Interview and Gig Review: The Virginmarys, Rock City, Nottingham, 15th March 2017

We met up with Ally and Danny from The Virginmarys before their gig at Rock City. Here’s what they had to say…

Fi: So guys, how did you meet?

Ally: Dan and I met years ago, we were at college together and it was a really bad course. It was a music course and it had just started out. Dan and I were kindred spirits where we were like ‘well who can I realistically play with on this course?’ I ended up moving in with Danny and his family and we have jammed ever since.

Danny: Yeah, we pretty much passed the course at my house. We got on well with the guy who was running the course, bless him, the course must have killed him because when we first turned up and he was bright-eyed and dead happy and buzzing and I think there was loads of money from the lottery that had been put into it. By the end of it, we’d go up to him and ask if we could record it at mine and he would be so stressed out with the others he would be like ‘yeah yeah go ahead’ and it was great.

Ally: We always had this dream of being a band, travelling around and we’ve had a few different bass players since we started. Matt has only recently left, due to it just being the right move for him. It’s hard work being in a band not making much money if you have a family. You kind of ask yourself where it’s going, and you have to really want to do it.

Fi: How do you know Ross?

Danny: I have known Ross for years, in Macc you know everybody. If you went there people would look at you like ‘who’s that?’ I’ve always known him and he’s a wicked bass player. He knew the songs inside out. We invited him to a gig and he played for us, and he knew the songs already.

Fi: When did you get your recording deal and what was your first release?

Ally: We got spotted on a platform like Myspace (before Myspace existed) then we got signed to some guys from LA. They thought ‘we just need to develop them, sprinkle a bit of glitter on then we will sell them on’. It’s hard to maintain your integrity and keep playing the music that you love and that you believe in. You kind of fail as a band depending on what type of character you are, there is only so long you can play what your hearts not in or you’re gonna give up or its gonna backfire.

Richard: You remind me of some very cool bands from the late 90s such as China Drum, Three Colours Red and Cable. Who were your early influences?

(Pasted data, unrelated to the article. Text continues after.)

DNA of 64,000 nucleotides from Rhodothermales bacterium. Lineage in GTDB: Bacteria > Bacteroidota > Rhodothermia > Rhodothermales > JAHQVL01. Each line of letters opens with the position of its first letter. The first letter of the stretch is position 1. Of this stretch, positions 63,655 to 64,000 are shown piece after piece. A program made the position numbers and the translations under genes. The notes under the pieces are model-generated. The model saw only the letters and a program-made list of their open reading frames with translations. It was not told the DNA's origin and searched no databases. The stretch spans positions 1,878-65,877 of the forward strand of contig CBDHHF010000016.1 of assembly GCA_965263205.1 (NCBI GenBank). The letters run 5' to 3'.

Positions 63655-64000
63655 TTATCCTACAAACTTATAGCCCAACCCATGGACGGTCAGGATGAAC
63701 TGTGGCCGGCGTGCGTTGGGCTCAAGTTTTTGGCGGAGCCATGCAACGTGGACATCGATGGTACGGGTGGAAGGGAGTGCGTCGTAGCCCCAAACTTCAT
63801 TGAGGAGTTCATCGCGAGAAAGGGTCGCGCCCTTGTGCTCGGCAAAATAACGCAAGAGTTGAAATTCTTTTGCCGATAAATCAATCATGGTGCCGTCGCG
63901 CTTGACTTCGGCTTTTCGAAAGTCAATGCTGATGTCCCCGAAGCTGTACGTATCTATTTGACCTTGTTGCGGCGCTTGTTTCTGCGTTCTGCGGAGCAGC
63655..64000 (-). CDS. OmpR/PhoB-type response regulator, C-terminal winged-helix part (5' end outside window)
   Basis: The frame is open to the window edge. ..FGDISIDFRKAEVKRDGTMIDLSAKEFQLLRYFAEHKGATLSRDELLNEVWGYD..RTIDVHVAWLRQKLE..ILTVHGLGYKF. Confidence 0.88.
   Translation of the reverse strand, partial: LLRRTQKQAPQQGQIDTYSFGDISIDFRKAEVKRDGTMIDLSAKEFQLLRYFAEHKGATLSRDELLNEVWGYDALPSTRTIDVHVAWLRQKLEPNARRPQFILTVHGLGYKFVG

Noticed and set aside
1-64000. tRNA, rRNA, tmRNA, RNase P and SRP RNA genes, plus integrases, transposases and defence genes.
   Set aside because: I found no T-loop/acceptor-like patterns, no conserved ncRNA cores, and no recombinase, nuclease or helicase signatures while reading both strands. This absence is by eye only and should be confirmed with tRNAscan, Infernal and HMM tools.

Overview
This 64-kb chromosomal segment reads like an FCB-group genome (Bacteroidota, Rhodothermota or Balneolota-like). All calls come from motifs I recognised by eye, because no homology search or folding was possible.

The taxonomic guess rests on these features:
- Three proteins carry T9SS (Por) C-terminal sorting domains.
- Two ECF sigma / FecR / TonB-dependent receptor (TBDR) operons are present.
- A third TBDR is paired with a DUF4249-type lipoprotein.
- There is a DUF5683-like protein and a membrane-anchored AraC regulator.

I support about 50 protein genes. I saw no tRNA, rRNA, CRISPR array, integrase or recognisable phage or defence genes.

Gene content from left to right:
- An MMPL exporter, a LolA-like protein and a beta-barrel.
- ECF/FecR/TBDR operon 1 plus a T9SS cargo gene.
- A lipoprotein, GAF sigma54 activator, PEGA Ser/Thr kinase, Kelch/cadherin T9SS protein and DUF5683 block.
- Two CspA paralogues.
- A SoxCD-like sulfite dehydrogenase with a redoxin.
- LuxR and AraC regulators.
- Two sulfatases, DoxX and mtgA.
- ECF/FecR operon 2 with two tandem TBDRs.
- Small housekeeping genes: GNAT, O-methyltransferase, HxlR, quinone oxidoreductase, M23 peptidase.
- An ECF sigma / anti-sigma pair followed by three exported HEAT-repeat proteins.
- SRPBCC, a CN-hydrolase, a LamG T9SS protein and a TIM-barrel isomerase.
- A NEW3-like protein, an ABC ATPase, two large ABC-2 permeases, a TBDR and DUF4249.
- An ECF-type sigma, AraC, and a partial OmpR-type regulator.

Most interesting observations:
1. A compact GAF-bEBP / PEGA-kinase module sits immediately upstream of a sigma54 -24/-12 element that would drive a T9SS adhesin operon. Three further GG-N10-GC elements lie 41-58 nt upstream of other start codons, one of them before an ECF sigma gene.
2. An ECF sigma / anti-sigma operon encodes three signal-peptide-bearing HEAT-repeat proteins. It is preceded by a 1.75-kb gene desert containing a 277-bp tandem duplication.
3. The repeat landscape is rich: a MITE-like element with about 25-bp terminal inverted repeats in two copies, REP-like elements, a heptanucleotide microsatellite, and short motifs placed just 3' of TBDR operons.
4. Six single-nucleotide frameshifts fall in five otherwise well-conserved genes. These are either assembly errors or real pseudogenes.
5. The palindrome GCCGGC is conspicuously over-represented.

Ally: I think when I was a teenager I was always listening to the Beatles but as I got older and started picking up guitars, I kinda started getting into Three Colours Red and the Wildhearts. I like rock and punk. There’s just like a realness to it. I got taught by a guy who did blues. I love Fleetwood Mac and BB King and I always go back to it.

Fi: What do you sing about? What inspires you to put pen to paper?

Ally: It’s a communication. You are expressing yourselves in the only way – it’s kind of like a medium that seems more effective, more appealing than just speech. I was always shy as a kid, and musicians helped me with their way of expressing themselves. It would be a lot different if I only had a microphone, not instruments, and I had to do a comic routine. You have to have a persona type thing. For inspiration, it’s what’s going on in the moment. It’s a bit like a diary, and its a form of communication that helps you get thoughts across.

Danny: Our new song is called Donald Trump! (Not really…!)

*Laughter*

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Richard: The world appears to be going to hell in a handcart at the moment. Do current world events at home and abroad affect what you say in your songs?

Ally: Yeah, they kinda are what you write songs about. We have made a conscious effort with this new material to give people hope and not say how rubbish everything is. The only way it will change is people switching on and realising the power they have. We have got a lot of younger people coming to our gigs – listening and understanding they are the only ones who can change what is happening.